at Harvard has done a number of studies to show that intrinsic
motivation, such as enjoyment, is more likely to produce creative
work. And, paradoxically, such extrinsic motivation as money hurts
creativity. This may be because money is distracting or because
the person stops working the instant money comes in.
terms, we know that emotion and drives are controlled primarily
by the limbic system. This sits under the cerebral cortex, which
is more concerned with cognition. Again, I'm oversimplifying.
We can have emotions that are cognitively very complex
for example, loving Marlene Dietrich and not Greta Garbo. So the
neurology of emotion and cognition are tightly intertwined. The
cortical area that is the most closely connected to the limbic
system is probably the temporal lobe. And the likely reason that
the temporal lobe can trigger hypergraphia is that the limbic
system, which has a big role in our affiliative instincts
our desire to be in contact with family and friends produces
a drive to communicate that in turn drives the speech area of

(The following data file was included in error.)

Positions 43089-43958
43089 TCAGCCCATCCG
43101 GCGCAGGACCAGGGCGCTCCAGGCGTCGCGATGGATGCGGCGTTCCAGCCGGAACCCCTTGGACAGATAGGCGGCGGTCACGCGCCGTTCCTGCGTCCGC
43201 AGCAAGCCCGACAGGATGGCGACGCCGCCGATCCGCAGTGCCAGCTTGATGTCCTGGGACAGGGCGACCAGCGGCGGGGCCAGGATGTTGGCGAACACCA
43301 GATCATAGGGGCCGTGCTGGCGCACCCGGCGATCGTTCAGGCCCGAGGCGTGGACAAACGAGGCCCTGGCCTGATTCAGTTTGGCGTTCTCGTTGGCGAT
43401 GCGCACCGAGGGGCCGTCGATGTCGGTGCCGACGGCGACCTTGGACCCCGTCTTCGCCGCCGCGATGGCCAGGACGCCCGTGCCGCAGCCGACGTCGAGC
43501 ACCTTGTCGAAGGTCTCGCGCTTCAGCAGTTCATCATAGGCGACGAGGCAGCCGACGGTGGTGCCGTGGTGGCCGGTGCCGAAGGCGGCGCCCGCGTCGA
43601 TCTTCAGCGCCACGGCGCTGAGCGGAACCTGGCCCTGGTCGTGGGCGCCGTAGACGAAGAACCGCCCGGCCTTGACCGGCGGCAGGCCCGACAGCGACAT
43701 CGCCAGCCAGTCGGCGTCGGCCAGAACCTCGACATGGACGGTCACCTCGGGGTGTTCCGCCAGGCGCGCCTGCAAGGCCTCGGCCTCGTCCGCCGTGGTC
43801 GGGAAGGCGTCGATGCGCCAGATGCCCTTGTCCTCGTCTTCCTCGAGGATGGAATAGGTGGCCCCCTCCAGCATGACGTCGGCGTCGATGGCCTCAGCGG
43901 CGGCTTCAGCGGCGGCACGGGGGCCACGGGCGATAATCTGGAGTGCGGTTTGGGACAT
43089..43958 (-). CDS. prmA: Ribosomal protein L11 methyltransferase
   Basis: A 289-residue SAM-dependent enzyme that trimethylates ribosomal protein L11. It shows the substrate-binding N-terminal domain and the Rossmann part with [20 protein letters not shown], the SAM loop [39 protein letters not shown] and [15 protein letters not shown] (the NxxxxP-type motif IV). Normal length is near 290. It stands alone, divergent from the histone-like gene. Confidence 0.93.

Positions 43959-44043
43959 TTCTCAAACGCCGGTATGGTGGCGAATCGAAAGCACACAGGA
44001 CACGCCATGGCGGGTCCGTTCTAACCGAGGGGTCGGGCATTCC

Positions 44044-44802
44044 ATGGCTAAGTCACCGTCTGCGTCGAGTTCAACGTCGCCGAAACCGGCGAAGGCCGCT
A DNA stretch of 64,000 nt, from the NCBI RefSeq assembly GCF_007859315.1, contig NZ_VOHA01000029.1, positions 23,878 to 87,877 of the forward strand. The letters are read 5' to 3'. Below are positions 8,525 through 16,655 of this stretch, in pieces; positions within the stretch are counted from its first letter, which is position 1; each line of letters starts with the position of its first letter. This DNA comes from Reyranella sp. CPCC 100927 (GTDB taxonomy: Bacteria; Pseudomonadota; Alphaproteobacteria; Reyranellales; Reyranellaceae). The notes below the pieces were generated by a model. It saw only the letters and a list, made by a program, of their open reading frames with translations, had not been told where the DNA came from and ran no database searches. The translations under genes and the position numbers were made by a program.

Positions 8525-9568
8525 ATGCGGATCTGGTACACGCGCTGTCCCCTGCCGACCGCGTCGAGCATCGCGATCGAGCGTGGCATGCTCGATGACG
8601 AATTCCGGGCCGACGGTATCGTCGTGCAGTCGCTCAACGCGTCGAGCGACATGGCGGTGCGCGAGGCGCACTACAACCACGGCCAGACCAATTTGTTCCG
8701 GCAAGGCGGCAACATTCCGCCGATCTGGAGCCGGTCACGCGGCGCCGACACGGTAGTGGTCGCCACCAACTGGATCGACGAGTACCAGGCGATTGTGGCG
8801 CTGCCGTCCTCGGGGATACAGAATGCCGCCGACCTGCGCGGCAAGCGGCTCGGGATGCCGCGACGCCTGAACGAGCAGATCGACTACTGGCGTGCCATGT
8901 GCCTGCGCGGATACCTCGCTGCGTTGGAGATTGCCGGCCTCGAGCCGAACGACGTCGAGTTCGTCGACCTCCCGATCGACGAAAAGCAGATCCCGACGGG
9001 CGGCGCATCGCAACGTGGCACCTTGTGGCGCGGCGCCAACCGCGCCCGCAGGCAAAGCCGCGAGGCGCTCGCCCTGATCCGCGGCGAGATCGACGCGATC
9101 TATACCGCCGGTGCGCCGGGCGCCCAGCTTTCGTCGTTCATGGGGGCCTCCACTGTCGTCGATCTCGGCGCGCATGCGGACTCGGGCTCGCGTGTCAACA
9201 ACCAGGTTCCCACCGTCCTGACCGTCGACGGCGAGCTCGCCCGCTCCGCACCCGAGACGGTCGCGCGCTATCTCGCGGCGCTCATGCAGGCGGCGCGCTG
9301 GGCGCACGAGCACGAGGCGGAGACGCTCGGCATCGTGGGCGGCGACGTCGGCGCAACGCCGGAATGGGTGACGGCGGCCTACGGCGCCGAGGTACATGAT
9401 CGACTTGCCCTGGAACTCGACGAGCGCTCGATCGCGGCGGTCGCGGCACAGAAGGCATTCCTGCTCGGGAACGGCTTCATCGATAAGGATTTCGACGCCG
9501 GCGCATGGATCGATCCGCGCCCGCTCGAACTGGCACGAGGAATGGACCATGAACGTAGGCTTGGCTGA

the temporal lobe.
your book, you describe some unusual personal experiences that
triggered your interest in why people write. Can you tell us about
Well, it started after I gave birth prematurely to twin boys who
died. For ten days I was filled with sorrow. Then suddenly, as
if someone had thrown a switch, I was wildly agitated, full of
ideas, all of them pressing to be written down. Because I was
holed up in my office all the time, my friends worried that I
was depressed, but I felt quite the opposite. As a neurologist,
I had heard of the phenomenon of hypergraphia and was pretty sure
that was what I had. That phase lasted about four months; then
suddenly I lost all interest in writing. I felt peaceful
unless I tried to write or speak. Then I felt as though my lungs
were full of water, suffocating. So I just stayed quiet. That
lasted about six weeks.
year, by a strange symmetry, I gave birth prematurely to twin